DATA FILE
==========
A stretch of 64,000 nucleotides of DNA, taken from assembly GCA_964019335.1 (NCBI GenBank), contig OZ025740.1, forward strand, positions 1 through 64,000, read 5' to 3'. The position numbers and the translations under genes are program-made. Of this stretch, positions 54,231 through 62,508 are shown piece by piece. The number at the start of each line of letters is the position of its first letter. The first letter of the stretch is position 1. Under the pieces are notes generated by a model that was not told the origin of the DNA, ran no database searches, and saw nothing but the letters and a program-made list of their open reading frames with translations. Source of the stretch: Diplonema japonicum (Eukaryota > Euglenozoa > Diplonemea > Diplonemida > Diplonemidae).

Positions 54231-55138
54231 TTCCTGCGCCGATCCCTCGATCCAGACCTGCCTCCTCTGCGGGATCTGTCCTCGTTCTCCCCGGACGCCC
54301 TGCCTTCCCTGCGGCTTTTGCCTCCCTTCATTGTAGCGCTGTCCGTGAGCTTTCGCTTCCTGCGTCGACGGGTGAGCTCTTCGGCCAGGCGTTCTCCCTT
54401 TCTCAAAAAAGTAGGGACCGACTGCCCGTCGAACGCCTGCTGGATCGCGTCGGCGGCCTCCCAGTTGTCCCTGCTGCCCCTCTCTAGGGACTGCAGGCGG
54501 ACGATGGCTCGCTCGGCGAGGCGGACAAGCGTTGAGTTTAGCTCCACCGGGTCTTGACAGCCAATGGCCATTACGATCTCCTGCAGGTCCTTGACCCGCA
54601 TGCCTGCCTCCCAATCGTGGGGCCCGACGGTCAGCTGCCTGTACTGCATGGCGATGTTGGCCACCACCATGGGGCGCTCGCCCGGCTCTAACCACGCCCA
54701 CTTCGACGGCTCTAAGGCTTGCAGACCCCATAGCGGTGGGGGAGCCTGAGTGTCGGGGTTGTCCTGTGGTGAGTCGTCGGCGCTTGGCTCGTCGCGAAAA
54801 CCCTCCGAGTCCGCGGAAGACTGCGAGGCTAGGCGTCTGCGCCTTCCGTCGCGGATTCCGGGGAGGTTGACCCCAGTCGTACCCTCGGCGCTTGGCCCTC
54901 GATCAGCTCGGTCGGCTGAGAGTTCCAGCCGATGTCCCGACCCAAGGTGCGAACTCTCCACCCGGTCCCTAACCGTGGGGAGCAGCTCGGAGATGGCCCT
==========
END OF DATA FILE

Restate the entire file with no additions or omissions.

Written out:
A stretch of 64,000 nucleotides of DNA, taken from assembly GCA_964019335.1 (NCBI GenBank), contig OZ025740.1, forward strand, positions 1 through 64,000, read 5' to 3'. The position numbers and the translations under genes are program-made. Of this stretch, positions 54,231 through 62,508 are shown piece by piece. The number at the start of each line of letters is the position of its first letter. The first letter of the stretch is position 1. Under the pieces are notes generated by a model that was not told the origin of the DNA, ran no database searches, and saw nothing but the letters and a program-made list of their open reading frames with translations. Source of the stretch: Diplonema japonicum (Eukaryota > Euglenozoa > Diplonemea > Diplonemida > Diplonemidae).

Positions 54231-55138
54231 TTCCTGCGCCGATCCCTCGATCCAGACCTGCCTCCTCTGCGGGATCTGTCCTCGTTCTCCCCGGACGCCC
54301 TGCCTTCCCTGCGGCTTTTGCCTCCCTTCATTGTAGCGCTGTCCGTGAGCTTTCGCTTCCTGCGTCGACGGGTGAGCTCTTCGGCCAGGCGTTCTCCCTT
54401 TCTCAAAAAAGTAGGGACCGACTGCCCGTCGAACGCCTGCTGGATCGCGTCGGCGGCCTCCCAGTTGTCCCTGCTGCCCCTCTCTAGGGACTGCAGGCGG
54501 ACGATGGCTCGCTCGGCGAGGCGGACAAGCGTTGAGTTTAGCTCCACCGGGTCTTGACAGCCAATGGCCATTACGATCTCCTGCAGGTCCTTGACCCGCA
54601 TGCCTGCCTCCCAATCGTGGGGCCCGACGGTCAGCTGCCTGTACTGCATGGCGATGTTGGCCACCACCATGGGGCGCTCGCCCGGCTCTAACCACGCCCA
54701 CTTCGACGGCTCTAAGGCTTGCAGACCCCATAGCGGTGGGGGAGCCTGAGTGTCGGGGTTGTCCTGTGGTGAGTCGTCGGCGCTTGGCTCGTCGCGAAAA
54801 CCCTCCGAGTCCGCGGAAGACTGCGAGGCTAGGCGTCTGCGCCTTCCGTCGCGGATTCCGGGGAGGTTGACCCCAGTCGTACCCTCGGCGCTTGGCCCTC
54901 GATCAGCTCGGTCGGCTGAGAGTTCCAGCCGATGTCCCGACCCAAGGTGCGAACTCTCCACCCGGTCCCTAACCGTGGGGAGCAGCTCGGAGATGGCCCT